Worries over Google’s respect for users after Reader death, whilst functionality fails to impress some
Google Keep, the tech giant’s note-taking application, has officially launched hoping to take on dominant players like Evernote, but the initial reception has been less than positive from some corners.
Keep was released initially on 17 March, before being quickly pulled by Google. The service is hooked up to the cloud-based Google Drive, and comes as an app for Android 4.0, Ice Cream Sandwich, and above. There was no word on whether Google would attempt to get the app on iOS or other major mobile operating systems.
“With Keep you can quickly jot ideas down when you think of them and even include checklists and photos to keep track of what’s important to you. Your notes are safely stored in Google Drive and synced to all your devices so you can always have them at hand,” Google wrote in a blog post.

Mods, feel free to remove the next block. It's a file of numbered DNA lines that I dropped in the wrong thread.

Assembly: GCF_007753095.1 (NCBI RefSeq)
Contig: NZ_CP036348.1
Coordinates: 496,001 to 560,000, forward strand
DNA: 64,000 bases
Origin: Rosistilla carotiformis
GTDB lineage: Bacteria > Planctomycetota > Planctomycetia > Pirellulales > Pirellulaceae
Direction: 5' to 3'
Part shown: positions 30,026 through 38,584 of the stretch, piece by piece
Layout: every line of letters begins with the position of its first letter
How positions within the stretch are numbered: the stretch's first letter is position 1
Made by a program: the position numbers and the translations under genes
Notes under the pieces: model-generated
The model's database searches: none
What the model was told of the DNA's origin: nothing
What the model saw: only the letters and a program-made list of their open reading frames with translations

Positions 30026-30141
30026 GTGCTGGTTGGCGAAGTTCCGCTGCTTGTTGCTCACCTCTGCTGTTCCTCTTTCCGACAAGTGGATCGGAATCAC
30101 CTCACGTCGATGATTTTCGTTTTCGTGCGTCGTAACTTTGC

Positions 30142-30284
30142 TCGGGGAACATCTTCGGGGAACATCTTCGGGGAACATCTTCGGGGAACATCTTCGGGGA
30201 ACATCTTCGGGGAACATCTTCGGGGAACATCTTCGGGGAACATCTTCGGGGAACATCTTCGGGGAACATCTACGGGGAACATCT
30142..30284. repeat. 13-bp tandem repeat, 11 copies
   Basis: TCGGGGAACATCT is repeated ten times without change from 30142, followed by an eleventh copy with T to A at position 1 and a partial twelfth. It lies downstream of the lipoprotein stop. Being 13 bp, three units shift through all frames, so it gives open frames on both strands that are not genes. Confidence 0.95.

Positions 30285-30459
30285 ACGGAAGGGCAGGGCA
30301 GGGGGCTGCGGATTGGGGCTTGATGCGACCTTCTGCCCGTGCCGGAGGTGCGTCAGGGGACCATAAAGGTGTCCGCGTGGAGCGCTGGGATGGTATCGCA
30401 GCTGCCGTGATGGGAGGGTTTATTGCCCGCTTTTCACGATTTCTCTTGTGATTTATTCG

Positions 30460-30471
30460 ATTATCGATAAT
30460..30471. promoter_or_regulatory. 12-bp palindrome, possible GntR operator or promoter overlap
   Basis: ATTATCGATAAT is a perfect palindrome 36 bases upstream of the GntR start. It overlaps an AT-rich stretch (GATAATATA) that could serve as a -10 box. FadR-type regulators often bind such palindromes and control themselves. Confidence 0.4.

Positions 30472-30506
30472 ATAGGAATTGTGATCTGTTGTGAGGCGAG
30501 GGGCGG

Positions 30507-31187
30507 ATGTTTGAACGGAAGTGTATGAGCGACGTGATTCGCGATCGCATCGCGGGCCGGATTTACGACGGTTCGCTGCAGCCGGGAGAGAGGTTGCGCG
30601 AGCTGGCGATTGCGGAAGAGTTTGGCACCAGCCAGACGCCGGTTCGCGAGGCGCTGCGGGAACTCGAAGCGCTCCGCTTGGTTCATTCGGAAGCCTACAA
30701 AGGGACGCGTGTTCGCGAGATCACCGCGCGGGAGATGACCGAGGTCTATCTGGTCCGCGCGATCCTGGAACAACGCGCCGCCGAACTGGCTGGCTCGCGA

Google Keep criticism
But the functionality, or lack thereof, compared to competitors has stuck out for Gartner analyst Michael Gartenberg.
“Evernote is so far ahead of Keep in terms of… Everything. It’s like saying MSFT Paint is a threat to Photoshop,” Gartenberg tweeted. “Google Keep is a delete for me.”
Other critics have said they would not move to Keep in protest at the way Reader was unceremoniously dumped last week without any user discussion. Users of the Reader RSS feed application have been told it will be withdrawn in July – and they they fear Google will similarly ditch Keep if it does not fall in line with the company strategy.
Aaron Levie, CEO of cloud storage company Box, tweeted: “Google Keep: Save what’s on your mind. Until we shut it down.”
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